New software shows just how much celebs are photoshopped
Researchers from the Department of Science at Dartmouth College have developed a software tool for rating the extent to which a photo has been Photoshopped, aiming to bring a bit of honesty back into images of celebrities and models.
This kind of unrealistic and, perhaps more importantly, unobtainable idea of beauty pervades every area of the media, but with the new software a scale rating could be developed which would give a value of 1-5 in order to inform the degree to which the photo has been doctored.
The tool was developed by analysing a variety of photos, both before and after photoshopping, creating a foundation. The researchers, Farid and Kee, could then go on to ask study groups to rank photos 1-5 (very similar-very different) on the amount they believed a given photo had been altered.
The two sets of data could then be compared and an algorithm developed, which would give a value on how much a photo had been manipulated.
The idea is that this value could be placed at the bottom of images which would give people a better idea of what's been going on. The difficult part is the sell, as many publications both on and offline depend on celebrities for their readership. However, on the flip side there are publications that don't heavily rely on tweaking, so a low Photoshop value could be seen as very positive, gaining readership for their honesty.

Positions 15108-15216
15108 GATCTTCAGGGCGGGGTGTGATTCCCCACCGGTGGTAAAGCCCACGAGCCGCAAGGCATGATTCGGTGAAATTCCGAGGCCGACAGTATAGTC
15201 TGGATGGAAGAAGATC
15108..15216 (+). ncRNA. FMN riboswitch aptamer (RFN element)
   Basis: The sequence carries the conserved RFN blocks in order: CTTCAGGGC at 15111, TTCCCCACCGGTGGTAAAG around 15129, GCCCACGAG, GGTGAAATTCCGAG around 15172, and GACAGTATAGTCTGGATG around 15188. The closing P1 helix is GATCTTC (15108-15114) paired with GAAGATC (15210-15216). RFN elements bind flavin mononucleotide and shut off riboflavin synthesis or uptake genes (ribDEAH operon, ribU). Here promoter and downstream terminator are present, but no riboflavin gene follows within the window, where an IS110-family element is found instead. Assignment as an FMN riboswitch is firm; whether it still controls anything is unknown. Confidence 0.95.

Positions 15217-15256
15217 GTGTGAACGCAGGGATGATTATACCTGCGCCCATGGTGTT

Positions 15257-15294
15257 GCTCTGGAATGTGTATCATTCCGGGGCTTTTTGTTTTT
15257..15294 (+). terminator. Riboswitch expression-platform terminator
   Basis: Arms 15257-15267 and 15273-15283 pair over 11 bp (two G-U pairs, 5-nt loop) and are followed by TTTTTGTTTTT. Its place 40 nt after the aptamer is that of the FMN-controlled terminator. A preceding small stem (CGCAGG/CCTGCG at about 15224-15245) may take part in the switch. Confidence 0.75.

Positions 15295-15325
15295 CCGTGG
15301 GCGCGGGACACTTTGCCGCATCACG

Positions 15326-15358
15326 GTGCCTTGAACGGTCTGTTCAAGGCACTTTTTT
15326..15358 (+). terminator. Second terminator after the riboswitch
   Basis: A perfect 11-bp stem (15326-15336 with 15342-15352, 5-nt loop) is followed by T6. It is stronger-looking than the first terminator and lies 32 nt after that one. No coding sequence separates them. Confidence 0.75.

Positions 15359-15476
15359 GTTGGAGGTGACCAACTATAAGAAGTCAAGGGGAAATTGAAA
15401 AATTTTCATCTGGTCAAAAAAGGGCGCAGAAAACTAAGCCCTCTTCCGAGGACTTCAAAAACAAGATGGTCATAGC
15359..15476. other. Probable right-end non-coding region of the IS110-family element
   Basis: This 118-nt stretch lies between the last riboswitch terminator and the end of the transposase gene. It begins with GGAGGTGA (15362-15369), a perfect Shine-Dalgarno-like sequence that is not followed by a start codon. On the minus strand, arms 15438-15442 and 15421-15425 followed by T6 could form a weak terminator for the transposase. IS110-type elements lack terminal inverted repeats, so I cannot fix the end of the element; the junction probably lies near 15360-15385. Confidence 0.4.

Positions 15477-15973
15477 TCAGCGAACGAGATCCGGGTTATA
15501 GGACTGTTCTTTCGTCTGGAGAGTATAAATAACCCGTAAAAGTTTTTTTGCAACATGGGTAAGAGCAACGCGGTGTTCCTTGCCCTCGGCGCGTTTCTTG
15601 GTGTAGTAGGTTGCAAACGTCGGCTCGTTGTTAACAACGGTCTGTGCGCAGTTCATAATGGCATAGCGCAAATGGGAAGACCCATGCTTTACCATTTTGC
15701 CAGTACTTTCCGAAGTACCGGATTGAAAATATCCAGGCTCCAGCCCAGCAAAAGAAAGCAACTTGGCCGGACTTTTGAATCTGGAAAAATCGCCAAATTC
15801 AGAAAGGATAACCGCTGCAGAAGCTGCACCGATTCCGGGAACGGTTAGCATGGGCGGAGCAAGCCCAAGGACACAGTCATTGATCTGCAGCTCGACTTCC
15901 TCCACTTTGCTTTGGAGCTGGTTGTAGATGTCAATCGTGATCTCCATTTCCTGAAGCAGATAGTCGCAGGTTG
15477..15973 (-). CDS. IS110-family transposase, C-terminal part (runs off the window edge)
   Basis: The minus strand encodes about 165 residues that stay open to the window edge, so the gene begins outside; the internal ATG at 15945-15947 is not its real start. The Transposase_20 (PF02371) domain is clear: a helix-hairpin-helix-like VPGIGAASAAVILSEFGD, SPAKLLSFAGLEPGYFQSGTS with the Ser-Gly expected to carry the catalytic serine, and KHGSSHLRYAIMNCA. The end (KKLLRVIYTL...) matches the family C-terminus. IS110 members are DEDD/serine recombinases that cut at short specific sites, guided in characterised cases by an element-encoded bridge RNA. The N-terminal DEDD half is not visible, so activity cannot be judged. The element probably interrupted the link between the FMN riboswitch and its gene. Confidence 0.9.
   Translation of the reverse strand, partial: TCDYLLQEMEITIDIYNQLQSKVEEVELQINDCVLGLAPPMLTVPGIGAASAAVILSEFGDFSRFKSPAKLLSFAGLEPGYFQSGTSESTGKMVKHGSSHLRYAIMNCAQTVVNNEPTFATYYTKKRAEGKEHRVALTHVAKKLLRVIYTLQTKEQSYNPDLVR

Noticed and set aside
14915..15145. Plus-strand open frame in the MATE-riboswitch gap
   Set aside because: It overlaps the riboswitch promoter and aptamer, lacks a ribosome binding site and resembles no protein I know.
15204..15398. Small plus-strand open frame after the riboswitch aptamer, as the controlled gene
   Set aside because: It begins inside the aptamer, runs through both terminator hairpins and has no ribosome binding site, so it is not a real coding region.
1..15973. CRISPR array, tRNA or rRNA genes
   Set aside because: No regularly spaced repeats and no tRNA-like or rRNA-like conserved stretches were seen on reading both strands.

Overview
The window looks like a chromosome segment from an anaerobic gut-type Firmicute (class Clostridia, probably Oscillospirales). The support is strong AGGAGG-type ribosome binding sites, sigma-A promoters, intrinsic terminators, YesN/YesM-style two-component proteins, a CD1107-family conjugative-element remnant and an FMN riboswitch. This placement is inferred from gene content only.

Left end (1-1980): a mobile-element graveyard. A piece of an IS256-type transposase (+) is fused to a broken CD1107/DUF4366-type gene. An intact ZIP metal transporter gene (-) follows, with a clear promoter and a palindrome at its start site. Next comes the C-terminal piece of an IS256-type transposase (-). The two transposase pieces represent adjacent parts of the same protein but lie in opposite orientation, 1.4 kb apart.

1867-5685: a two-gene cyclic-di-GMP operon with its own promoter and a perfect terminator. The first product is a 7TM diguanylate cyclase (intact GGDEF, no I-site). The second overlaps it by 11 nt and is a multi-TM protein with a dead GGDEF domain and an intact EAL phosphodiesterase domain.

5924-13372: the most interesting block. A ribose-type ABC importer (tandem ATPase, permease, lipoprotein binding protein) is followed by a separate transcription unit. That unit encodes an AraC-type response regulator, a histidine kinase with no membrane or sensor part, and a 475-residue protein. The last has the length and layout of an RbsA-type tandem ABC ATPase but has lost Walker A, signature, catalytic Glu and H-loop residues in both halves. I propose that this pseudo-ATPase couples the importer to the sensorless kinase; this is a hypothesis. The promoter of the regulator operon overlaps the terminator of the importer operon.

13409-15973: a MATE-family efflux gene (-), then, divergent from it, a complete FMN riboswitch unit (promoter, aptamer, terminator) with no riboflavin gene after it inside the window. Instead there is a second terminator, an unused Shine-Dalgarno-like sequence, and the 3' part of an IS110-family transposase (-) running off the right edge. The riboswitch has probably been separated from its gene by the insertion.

There is also growing use and advancements in augmented reality (AR) which could also see a change in the way we view images, and, as the name suggests reality; this adding a digital front in the battle for transparency.
And it is this transparency that is the key. Given that technology to manipulate photos is here to stay, if we are aware that something or someone is being altered to look a certain way then it's arguably more palatable; we can go into it with our eyes open. However, if these images are changed without our knowledge it can be very damaging, especially with respect of the young, producing an idea of beauty which is completely artificial.
Saying this, the rating system would only be of use if every publication was on board, "it’s not something you want to rush into," Farid said. "Everyone would need to be in agreement and the right metrics and technology would have to be in place."
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